“The figure, the human figure is its own drama, its own theatre; it is both actor and story. That’s how I sometimes see it. It’s everything. The figure is acting, is seeing and is telling the story too. It’s the figure that carries everything.”
Bendera Kaos Oblong (Flag T-Shirt) is yet another momentous work by the artist, punctuated with Masriadi’s usual sharp humour while tinged with a shade of melancholy. The Indonesian artist’s painterly world is inhabited by hulking, zealous male figures who speak to something profoundly heartfelt, despite their absurdity. The symbolism is at once deceptively direct and comically subtle. Click on the red 'hotspots' in the image below for closer analysis.
He seems to have nonchalantly stripped off his shirt and hung it on a bamboo stick, making the figure both the subject of interest and the agent of his own ridicule. The T-shirt flag is a sagging symbol rather than an icon of strength. Pink is often associated with femininity. Coincidentally the colour is also a mix of the red and white – the colors of Indonesia’s national flag.
Scorched tanned skin has been rendered in Masriadi’s signature sheen, a result of the artist’s painstaking layering of paint to sculpt the figure’s musculature. Sinuous veins bulge against the surface of his taunt skin, as the man clenches a bamboo pole.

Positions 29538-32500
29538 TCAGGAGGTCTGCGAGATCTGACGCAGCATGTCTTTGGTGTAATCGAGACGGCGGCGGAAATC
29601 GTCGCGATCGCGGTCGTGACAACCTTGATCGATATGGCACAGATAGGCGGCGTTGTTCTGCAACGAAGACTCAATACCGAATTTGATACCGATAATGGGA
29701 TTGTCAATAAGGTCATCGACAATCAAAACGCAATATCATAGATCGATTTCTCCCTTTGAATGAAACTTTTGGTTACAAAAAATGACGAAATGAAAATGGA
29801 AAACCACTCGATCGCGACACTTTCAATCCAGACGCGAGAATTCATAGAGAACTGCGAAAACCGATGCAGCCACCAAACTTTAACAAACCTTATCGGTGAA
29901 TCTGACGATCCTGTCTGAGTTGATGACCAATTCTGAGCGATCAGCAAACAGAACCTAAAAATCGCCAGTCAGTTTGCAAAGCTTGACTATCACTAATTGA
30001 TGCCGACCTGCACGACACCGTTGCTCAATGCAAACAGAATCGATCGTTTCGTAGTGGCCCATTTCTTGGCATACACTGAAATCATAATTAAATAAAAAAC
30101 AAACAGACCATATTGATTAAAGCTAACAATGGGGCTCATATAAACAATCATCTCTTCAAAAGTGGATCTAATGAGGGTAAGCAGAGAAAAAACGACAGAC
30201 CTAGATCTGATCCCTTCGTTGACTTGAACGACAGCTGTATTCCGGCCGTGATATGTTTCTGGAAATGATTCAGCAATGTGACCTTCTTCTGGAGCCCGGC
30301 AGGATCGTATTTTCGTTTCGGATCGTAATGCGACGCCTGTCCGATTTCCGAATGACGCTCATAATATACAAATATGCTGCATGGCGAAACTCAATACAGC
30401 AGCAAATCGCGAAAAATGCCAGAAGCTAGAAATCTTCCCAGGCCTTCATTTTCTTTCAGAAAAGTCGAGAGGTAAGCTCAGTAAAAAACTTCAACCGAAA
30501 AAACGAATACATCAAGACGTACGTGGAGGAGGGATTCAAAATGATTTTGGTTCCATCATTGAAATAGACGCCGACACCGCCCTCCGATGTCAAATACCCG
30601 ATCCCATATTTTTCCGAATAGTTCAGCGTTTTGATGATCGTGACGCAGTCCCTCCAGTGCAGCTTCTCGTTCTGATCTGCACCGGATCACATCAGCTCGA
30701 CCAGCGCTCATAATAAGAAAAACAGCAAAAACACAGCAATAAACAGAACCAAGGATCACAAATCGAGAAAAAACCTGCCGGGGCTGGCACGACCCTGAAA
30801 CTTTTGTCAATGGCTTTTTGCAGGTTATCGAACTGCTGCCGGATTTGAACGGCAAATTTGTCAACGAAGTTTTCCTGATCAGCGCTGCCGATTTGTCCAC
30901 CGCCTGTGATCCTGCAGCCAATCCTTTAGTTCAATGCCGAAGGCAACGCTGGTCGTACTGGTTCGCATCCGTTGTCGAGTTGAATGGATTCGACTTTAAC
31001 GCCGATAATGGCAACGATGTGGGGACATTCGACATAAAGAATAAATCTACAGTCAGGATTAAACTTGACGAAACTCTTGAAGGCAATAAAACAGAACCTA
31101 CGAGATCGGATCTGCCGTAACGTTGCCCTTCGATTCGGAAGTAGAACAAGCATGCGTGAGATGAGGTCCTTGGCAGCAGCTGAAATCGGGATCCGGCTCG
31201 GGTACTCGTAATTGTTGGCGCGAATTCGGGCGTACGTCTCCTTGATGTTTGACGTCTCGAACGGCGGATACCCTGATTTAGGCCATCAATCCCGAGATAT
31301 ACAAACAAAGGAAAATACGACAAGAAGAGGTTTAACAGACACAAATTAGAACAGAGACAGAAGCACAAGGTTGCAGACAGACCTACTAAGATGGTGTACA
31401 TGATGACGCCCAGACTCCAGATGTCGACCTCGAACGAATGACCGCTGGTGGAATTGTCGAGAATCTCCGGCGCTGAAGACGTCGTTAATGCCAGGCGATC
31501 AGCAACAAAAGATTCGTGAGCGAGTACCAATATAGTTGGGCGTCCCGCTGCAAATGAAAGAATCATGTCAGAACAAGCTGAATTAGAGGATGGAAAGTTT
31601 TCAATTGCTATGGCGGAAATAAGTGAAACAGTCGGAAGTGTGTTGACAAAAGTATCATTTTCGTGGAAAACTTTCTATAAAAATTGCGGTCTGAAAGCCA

The man appears oblivious to all except the task at hand: standing still. This is done with such inexplicable intensity that it comes across as an uncanny disciplinary act. Taking his role as a quasi military guard all too seriously, the character and his over-the-top stoicism serve as the artist’s visual punchline.
A sole male figure stands at attention with an unwavering stare into the distance. Masriadi frames his main protagonist tightly in a stark minimalist composition in order to accentuate his presence and physicality.
Masriadi's work may also include a meta commentary on art. It's easy to imagine a viewer studying the present lot with a concentration akin to the subject's very own fixated stare. It thus moves a pictorial act onto a theatrical stage.
Masriadi’s well-known aversion to explicit messages results in works with a curious ambiguity. The brilliance of Bendera Kaos Oblong is its humour, and the way in which the work treads lightly between the amateurish gimmick and the appearance of exaggerated control. In a painting devoid of context, Masriadi insinuates interpretations that dispense with notions of authority, vacant facades of security or perhaps inflated egos in contemporary society.
This approach at satire is never bitter but always comical, and is masterfully done in Bendera Kaos Oblong. With insight and wit, each of Masriadi’s paintings impresses upon us messages that transcend normalcy and provoke something daringly personal.